It started out as an ordinary day at Springwood for Allen Gill. The boys were jumping in to help out the Ipswich Cats’ Masters side, down on numbers, and Allen was putting the boots back on for the first time in over 20 years. Sandie Gill and her friends chuckled at the ongoing commentary from the incoming Cats top ups, about how sore they were going to be the following morning.
The siren echoed around the ground, the masters cracked in and Allen acquitted himself admirably in his first game back.
He sat down next to Sandie with a cold drink, then, quite suddenly, he fell forward onto his face. It was strange and out of character for Allen, thought Sandie, as she grabbed him and rolled him over, asking, “what are you doing?”
Sandie will never forget the noise he made, the infamous ‘death rattle.’ Allen’s face had turned bright purple and looked considerably swollen.
“Get an ambulance, he’s having a heart attack,” she yelled, as his face changed again, going ghostly white.
After that, her main memory is one of panic, as club members of the Pumas and the visiting Ipswich Cats sprang into action, pulling Sandie away from her husband as they performed CPR.
She thought he was gone.
In a way, she was right, because Allen was technically dead for five minutes. If the responders on the scene hadn’t had a defibrillator on hand, traditional CPR alone would likely have failed to save his life. Luckily, they grabbed the ‘defib’ and kept Allen alive till the Ambulance arrived.
“I’m thinking no, you’re not leaving me,” says Sandie.
“I need my husband.”
A defibrillator is a device used in emergency situations to apply an electric current to the heart. They come in different shapes and sizes, but many have an audio feature that instructs the user on how to apply pads to the chest and when to use the shock. The device used in this particular case was a defibrillator from Defib For Life, an organization that supplies ‘Defibs’ and increases awareness about their importance, managed by Sue Buckman and Paramedic Andrew White.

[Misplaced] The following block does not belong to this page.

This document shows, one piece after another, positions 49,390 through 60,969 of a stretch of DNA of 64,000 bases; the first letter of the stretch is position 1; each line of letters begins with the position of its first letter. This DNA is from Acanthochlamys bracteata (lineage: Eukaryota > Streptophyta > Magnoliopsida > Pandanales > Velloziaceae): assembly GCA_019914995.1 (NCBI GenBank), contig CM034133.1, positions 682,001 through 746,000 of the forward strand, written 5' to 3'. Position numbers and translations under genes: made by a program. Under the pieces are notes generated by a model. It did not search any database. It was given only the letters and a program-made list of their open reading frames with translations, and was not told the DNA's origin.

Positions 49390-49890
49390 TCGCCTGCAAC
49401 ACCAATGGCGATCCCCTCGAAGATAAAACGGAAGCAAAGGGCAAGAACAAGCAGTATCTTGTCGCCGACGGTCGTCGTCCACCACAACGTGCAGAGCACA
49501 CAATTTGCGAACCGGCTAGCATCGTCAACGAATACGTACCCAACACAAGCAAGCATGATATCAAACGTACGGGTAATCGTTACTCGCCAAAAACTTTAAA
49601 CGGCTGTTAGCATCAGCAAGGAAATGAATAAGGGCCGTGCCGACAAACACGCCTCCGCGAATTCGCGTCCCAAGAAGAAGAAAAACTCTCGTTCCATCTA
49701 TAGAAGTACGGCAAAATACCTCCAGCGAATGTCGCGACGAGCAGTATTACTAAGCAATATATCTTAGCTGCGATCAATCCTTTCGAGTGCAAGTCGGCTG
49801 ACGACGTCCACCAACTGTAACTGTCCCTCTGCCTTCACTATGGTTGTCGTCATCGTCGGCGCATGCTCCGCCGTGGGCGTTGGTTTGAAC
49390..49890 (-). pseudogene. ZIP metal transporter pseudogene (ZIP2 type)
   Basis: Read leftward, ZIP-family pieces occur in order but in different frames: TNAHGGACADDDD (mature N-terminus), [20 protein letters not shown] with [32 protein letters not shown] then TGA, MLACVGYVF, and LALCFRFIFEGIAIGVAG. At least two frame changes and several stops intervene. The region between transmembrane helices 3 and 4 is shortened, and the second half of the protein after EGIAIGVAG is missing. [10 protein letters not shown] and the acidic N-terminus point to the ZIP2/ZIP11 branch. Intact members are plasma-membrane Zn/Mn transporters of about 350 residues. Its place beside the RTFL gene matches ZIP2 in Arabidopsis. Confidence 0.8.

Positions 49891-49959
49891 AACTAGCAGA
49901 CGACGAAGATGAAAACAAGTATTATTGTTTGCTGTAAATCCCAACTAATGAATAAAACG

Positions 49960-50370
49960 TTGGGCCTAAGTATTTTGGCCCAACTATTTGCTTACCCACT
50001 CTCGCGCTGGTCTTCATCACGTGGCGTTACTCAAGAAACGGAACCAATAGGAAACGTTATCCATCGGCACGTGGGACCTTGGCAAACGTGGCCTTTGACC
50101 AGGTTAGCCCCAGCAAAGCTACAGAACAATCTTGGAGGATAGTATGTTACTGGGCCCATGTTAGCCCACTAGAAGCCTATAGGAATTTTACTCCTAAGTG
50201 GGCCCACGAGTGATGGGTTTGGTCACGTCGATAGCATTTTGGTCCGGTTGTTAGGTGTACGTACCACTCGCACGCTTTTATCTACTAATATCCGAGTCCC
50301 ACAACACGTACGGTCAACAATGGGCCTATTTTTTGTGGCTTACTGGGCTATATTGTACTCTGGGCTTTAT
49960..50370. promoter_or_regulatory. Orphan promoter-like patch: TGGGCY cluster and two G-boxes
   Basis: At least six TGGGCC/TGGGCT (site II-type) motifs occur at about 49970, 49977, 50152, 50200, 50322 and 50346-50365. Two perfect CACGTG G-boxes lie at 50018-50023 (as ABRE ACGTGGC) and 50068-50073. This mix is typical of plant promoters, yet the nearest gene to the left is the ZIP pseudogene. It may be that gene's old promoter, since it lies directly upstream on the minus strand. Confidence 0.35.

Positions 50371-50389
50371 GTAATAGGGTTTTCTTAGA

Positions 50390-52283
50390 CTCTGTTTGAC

Sue’s involvement in the company was prompted after her 19-year-old son Stephen, tragically passed away in 2010, after going into cardiac arrest during a football training session. Sue continues to make an incredible contribution through Defib For Life and Allen and Sandie are now beneficiaries of her influential work.
There has been a ‘thank you’ barbeque with the Ipswich Cats and one in the pipeline for Springwood, but Allen was still unsure of how to adequately express his gratitude.
“What we want to do, is pay it forward, and get it out there,” says Sandie.
“If we can save one life, that’s amazing.”
In response to the incident, Sandie and Allen have started a fundraiser on MyCause, to raise money toward continuing Sue Buckman’s work at Defib For Life.
“We want to give back and we want to make sure every club, AFL clubs, every sporting club has a defib,” says Sandie.
The Pumas defib was installed after last year in July, when father of two Andrew Colbey collapsed and subsequently died, playing a Masters game at Springwood.
“Don’t take anything for granted,” says Sandie.
“It sort of puts things into reality, as to what’s important and what’s not.”
By Sean Melrose